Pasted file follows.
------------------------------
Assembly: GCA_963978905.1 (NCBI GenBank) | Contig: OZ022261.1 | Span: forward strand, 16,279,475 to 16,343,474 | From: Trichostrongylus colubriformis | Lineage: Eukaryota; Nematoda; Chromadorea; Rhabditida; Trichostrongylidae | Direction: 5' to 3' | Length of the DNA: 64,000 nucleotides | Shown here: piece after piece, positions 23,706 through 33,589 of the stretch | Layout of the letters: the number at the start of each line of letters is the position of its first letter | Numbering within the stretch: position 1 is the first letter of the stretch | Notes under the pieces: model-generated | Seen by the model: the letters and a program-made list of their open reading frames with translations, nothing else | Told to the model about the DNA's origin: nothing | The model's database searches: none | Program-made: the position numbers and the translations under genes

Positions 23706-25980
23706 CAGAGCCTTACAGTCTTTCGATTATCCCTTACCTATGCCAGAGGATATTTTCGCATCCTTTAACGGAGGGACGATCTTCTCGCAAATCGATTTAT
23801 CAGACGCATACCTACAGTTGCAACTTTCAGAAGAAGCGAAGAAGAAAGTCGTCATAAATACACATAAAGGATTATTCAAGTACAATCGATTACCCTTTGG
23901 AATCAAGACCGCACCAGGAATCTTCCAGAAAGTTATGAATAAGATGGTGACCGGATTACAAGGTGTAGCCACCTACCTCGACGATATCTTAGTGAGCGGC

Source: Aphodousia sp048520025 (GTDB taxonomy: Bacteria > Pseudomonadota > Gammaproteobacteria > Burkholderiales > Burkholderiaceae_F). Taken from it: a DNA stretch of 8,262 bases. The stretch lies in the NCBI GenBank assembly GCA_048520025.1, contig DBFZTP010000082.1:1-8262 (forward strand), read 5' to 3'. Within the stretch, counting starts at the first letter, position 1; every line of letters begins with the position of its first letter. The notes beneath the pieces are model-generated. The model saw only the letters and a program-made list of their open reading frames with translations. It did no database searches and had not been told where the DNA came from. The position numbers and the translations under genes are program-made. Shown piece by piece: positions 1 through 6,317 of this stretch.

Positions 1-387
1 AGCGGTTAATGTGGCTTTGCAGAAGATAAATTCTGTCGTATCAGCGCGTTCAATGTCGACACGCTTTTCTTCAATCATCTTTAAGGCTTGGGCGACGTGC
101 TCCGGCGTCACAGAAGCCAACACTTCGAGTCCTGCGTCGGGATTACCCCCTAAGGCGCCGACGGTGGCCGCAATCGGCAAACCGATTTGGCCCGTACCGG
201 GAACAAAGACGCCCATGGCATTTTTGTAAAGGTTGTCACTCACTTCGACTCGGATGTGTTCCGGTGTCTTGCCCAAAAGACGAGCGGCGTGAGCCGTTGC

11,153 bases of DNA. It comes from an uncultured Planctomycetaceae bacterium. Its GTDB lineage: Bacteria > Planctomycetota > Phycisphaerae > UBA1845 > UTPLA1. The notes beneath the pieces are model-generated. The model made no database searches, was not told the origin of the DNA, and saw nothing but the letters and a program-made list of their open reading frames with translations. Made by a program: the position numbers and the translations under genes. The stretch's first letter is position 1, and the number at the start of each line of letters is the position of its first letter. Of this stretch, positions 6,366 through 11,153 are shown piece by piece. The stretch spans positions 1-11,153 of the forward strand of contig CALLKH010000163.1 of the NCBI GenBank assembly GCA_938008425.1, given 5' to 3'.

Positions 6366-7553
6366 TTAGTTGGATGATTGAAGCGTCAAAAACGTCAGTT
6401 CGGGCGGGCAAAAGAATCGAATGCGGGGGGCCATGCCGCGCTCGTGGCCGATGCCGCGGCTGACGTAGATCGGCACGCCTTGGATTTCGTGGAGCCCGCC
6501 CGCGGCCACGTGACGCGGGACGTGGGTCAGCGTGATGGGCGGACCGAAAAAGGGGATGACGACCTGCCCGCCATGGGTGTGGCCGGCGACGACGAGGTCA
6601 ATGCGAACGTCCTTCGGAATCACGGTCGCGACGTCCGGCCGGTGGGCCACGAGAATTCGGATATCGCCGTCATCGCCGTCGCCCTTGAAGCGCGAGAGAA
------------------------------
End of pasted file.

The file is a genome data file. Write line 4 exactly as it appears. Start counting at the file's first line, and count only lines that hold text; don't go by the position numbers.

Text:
23801 CAGACGCATACCTACAGTTGCAACTTTCAGAAGAAGCGAAGAAGAAAGTCGTCATAAATACACATAAAGGATTATTCAAGTACAATCGATTACCCTTTGG